For Stefan Wiesner, the way he cooks is part of his own natural philosophy. René Redzepi orientates himself on the course of the months, parts of his autumn menu read like a log of the seasonal development of the forest. Barbara Untermarzoner, on the other hand, is far from supporting her work philosophically. She also does not stage her dishes with dry ice mist and prefers to use plain plates instead of granite chunks or pieces of bark, as some restaurants like to do. From her grandmother and mother she learned to find special natural resources: "As children we collected spotted fern, it grows on stones," says Barbara Untermarzoner, "we dug up the roots and chewed them, it tastes like liquorice." In her restaurant, she uses the ground roots, also known as "angelic sweet", for desserts. In the forest kitchen, food is once again used that has long been neglected due to its lack of prestige. Barley soup or fried spruce sprouts. Wood chips in the sauce used to be more a sign of bitter poverty than evidence of avant-garde culinary art.

Today sushi and pizza are more common than mountain pine pesto and nettle tea, so the culinary specialties are no longer in the distance, but on the doorstep. "The guest is oversaturated - Italian, Thai, molecular cuisine, vegan, the trends come one after the other," says the forest cook. A return to natural, regional food is an obvious step from her point of view, especially since her variety of forest cuisine is simple and healthy.

"Our guests want to eat down-to-earth and regional, not exotic."

Barbara Marzoner has been working full-time in the kitchen and in the forest for eight years, before that she worked with her husband in the management of the hotel. At some point she had had enough of the fact that her chefs wanted to realize themselves with misunderstood avant-garde cuisine and pseudo-modern approaches. "Our guests want to eat down-to-earth and regional, not exotic," she says. She can do without the big show. "My kitchen is not a laboratory and my plates are not works of art, they are grounded," she says. And what could be more grounded than the forest?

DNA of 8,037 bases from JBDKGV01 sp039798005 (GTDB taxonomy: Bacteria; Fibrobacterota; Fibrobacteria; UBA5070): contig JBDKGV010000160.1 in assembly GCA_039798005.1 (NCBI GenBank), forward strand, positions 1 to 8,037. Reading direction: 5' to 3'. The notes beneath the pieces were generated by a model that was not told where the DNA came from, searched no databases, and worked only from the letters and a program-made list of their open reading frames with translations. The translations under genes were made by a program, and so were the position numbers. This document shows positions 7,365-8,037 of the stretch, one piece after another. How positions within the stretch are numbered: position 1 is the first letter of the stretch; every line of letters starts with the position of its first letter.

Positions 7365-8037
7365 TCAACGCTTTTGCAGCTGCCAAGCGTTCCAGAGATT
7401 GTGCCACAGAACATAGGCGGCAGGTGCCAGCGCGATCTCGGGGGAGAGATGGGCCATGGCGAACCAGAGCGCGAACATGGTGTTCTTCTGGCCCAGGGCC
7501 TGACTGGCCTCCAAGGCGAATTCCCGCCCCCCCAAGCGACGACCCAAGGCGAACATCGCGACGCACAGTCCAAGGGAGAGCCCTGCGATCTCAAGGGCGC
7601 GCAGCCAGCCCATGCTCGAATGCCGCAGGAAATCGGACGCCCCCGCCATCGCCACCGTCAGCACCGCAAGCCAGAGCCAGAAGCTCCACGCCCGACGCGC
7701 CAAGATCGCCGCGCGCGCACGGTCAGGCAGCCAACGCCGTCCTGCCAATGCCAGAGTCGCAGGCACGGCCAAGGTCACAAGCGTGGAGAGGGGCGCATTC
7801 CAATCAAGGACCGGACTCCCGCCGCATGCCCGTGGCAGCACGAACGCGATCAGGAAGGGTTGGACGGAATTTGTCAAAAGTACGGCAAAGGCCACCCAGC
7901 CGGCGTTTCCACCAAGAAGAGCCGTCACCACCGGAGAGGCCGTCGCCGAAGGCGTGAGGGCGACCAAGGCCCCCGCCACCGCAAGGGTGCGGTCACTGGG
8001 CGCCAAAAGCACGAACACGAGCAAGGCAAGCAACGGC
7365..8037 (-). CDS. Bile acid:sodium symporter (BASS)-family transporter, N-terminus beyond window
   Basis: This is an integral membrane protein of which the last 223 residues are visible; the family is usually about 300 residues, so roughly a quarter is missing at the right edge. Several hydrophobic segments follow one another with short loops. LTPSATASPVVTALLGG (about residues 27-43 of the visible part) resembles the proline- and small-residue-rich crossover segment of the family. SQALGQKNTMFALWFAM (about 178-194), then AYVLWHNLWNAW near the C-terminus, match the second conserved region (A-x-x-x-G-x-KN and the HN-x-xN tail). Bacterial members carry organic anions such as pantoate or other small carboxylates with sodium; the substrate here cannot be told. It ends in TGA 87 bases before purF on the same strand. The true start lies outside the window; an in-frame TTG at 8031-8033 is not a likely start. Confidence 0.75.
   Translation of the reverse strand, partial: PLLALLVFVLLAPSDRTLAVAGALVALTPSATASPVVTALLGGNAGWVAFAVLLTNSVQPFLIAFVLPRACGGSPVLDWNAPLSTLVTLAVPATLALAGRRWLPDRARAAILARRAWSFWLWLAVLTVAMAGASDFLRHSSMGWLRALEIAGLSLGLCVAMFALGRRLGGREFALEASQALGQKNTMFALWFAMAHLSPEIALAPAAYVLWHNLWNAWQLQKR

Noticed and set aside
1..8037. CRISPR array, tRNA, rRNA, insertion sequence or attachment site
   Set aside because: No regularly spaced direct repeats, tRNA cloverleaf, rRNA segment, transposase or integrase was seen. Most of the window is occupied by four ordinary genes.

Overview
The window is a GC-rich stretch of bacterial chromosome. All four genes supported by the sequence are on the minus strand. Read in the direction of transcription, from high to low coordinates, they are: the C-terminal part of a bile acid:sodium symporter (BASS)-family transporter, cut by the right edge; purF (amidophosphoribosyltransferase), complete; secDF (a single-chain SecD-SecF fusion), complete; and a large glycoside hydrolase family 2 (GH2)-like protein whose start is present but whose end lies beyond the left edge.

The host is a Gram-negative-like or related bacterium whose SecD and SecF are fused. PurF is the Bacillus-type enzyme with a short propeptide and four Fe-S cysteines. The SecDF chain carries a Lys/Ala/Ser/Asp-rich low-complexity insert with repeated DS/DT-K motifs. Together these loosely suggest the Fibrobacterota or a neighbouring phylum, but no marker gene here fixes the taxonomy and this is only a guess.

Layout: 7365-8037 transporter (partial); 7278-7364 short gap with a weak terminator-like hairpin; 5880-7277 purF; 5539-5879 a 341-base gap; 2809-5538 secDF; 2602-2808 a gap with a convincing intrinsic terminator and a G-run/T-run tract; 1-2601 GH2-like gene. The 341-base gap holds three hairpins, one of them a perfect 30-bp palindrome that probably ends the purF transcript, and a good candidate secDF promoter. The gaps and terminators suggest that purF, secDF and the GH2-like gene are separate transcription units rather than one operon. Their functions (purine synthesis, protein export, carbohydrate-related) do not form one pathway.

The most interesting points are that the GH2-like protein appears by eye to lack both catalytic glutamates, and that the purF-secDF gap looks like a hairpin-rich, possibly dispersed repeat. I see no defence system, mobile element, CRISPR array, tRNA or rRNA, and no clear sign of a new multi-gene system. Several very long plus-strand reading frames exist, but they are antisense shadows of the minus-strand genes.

Sometimes, however, Barbara Untermarzoner does experiment, frying meat with pine cones to give it a resinous forest aroma, or pickling spruce shoots like pickles. She turns stone pine into a powder that she sprinkles over pasta and meat as a spice. Incidentally, the mountain pine pesto is not a new invention, in South Tyrol farmers were already crushing tree needles in mortars long before blenders were invented. The essential oils are good for the stomach, support the immune system and are helpful in case of a cold. "When I was sick earlier as a child, my mother would make me spruce tea," says Barbara Untermarzoner. This is not rocket science: Simply scald a fresh spruce branch with hot water, let it steep - done. The tea has an amazingly strong, spicy aroma. In contrast to mountain pine, spruce tastes much fresher, almost grassy.

Barbara Untermarzoner loves her forest. Every day she walks there for at least half an hour and looks for mushrooms, berries and roots. Often she walks barefoot to get a better feel of the forest floor. Last summer she lost herself in the forest: "I was lying in a clearing, watching the clouds and completely forgetting the time," she says. She came back just in time for the dinner menu.

It is quite possible that your dishes tasted particularly fresh and natural that evening.